Tom Tykwer's bid for the big time
EmptyWhen "The International" opens the 59th Berlin International Film Festival Feb. 5, all eyes will be on director Tom Tykwer.
Produced by Charles Roven, Richard Suckle and Lloyd Phillips and distributed by Sony around the world , "The International" would seem to have all the right elements. Its plot, involving an evil banking syndicate doing nasty things with your money, seems ideally timed to tap post-credit crunch rage. The trailer -- all firefights and international chase scenes -- seems almost like a replay of a Bond movie.
But a by-the-numbers thriller would be a huge disappointment for Tykwer's art-house fan base, which is hoping "The International" will mark a return to the rigorous visual style and intellectual bravado of earlier films like 1998's "Run Lola Run." It's a style that some would say was missing from his last big-budget project: "Perfume -- the Story of a Murderer."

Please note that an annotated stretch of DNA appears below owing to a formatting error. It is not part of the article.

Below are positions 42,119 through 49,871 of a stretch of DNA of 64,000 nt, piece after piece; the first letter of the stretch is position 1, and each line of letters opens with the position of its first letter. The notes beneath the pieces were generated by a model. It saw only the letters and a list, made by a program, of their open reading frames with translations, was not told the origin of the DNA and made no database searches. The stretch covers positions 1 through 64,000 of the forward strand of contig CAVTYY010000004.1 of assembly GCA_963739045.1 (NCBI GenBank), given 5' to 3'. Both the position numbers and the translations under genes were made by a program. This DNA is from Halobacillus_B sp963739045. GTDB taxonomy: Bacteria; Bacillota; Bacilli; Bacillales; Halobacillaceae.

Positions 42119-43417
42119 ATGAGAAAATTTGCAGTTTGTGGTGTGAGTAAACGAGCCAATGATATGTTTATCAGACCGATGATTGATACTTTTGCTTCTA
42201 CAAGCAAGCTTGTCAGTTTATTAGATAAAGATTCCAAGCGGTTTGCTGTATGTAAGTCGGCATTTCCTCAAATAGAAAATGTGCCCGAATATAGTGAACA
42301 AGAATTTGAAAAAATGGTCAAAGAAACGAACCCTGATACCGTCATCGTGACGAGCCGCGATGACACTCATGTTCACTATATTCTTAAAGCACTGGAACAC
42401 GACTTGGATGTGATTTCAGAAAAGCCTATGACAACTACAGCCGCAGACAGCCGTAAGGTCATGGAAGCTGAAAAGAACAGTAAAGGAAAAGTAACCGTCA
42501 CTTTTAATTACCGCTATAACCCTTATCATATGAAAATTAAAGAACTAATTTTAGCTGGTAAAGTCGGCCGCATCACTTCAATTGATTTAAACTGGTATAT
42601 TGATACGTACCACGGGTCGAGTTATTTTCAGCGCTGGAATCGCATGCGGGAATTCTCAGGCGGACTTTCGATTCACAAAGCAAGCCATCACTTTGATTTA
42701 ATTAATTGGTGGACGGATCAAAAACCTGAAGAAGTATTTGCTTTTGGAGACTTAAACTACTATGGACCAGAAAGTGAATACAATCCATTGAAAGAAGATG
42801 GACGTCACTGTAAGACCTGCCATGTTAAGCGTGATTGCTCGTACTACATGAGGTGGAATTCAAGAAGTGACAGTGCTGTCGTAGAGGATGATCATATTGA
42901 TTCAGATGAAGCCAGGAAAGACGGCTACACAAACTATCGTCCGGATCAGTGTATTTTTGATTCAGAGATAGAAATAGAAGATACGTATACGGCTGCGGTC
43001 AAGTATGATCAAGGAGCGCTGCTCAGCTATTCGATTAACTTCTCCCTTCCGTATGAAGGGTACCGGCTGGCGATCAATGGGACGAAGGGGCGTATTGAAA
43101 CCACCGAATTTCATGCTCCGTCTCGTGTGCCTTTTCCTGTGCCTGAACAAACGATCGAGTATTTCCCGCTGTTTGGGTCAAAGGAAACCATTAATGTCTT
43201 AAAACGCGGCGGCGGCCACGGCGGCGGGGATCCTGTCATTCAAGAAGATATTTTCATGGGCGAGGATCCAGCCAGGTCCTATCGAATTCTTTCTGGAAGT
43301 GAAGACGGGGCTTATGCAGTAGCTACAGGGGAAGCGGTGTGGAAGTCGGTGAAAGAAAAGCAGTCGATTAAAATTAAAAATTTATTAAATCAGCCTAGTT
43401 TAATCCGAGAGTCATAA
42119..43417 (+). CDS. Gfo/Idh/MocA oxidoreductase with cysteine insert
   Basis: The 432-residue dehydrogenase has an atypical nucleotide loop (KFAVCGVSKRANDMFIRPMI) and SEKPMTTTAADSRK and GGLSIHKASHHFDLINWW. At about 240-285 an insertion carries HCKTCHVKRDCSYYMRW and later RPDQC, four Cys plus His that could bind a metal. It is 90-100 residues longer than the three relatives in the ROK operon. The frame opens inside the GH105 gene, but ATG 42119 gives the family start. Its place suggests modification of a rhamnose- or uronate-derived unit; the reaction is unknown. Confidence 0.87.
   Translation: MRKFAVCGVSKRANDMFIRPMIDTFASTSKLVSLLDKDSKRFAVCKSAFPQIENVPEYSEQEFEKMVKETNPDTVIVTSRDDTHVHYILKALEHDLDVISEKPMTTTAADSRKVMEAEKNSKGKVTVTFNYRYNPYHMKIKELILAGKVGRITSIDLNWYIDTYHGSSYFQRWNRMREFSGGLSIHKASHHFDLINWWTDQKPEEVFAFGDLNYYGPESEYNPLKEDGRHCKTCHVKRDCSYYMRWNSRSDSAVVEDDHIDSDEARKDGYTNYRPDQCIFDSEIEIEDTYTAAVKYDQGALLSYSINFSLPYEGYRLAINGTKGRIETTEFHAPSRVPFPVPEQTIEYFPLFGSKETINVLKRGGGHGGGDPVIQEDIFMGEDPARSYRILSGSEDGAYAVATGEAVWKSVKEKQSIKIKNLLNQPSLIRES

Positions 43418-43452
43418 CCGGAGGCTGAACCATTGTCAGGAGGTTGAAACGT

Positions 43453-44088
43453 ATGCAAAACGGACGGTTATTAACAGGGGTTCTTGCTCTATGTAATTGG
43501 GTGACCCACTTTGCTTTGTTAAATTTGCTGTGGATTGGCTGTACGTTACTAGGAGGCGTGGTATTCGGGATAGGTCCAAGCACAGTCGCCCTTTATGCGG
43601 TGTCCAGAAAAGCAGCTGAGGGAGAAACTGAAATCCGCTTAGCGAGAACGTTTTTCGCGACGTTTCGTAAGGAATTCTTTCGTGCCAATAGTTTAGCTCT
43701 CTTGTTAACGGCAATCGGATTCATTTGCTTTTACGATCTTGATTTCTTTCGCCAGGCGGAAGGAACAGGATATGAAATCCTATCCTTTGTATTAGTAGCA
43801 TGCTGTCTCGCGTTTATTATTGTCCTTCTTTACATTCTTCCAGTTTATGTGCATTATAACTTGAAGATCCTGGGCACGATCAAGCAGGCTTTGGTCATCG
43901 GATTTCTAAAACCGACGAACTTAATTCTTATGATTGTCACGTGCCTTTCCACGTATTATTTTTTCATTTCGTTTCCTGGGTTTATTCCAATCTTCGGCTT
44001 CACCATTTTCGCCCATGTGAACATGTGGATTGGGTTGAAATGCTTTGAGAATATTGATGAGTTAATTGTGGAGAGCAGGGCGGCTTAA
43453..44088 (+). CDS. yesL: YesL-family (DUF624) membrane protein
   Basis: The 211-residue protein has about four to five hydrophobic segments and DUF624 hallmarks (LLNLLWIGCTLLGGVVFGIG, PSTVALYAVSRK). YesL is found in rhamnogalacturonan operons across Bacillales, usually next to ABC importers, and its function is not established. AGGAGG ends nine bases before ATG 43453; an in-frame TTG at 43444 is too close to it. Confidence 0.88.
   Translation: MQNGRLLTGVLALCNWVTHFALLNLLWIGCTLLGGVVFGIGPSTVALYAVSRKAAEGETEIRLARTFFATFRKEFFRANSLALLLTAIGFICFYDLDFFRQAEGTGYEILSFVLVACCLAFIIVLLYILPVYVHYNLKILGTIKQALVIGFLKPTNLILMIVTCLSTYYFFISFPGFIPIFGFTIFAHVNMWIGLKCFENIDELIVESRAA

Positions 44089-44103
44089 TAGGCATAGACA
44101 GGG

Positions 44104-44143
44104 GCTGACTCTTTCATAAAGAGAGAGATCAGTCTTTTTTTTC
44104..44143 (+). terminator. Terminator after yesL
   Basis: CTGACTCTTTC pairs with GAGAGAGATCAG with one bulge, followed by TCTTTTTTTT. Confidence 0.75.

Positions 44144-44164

"There was nothing wrong with 'Perfume,' but it could have been directed by any number of competent directors-for-hire," says Jan Schulz-Ojala, a film critic with Berlin's Tagesspiegel newspaper. "What was missing was the electrifying originality in visual and narrative style ... that makes Tom Tykwer such a focal point for a generation of (German) filmmakers."
If one is to believe producer Lloyd Phillips, in "The International" Tykwer has found the critical balance between art and commerce.
"Tom's an interesting combination of both -- he brings the professionalism and skill (needed for a big- budget production) but also his own thoughtful and creative intellect to the story. He remains very true to his artistic vision."
But whatever "The International's" fate, it doesn't look as if Tykwer is going Hollywood any time soon. Coming off his studio thriller, he has produced and co-directed "Germany 09," a state-of-the-nation omnibus featuring a who's who of current German art house directors including Fatih Akin ("The Edge of Heaven") and Hans Weingartner ("The Edukators").
"Germany 09" is also screening out of competition in Berlin, so fans will have a chance to see two very different films from Germany's most enigmatic director.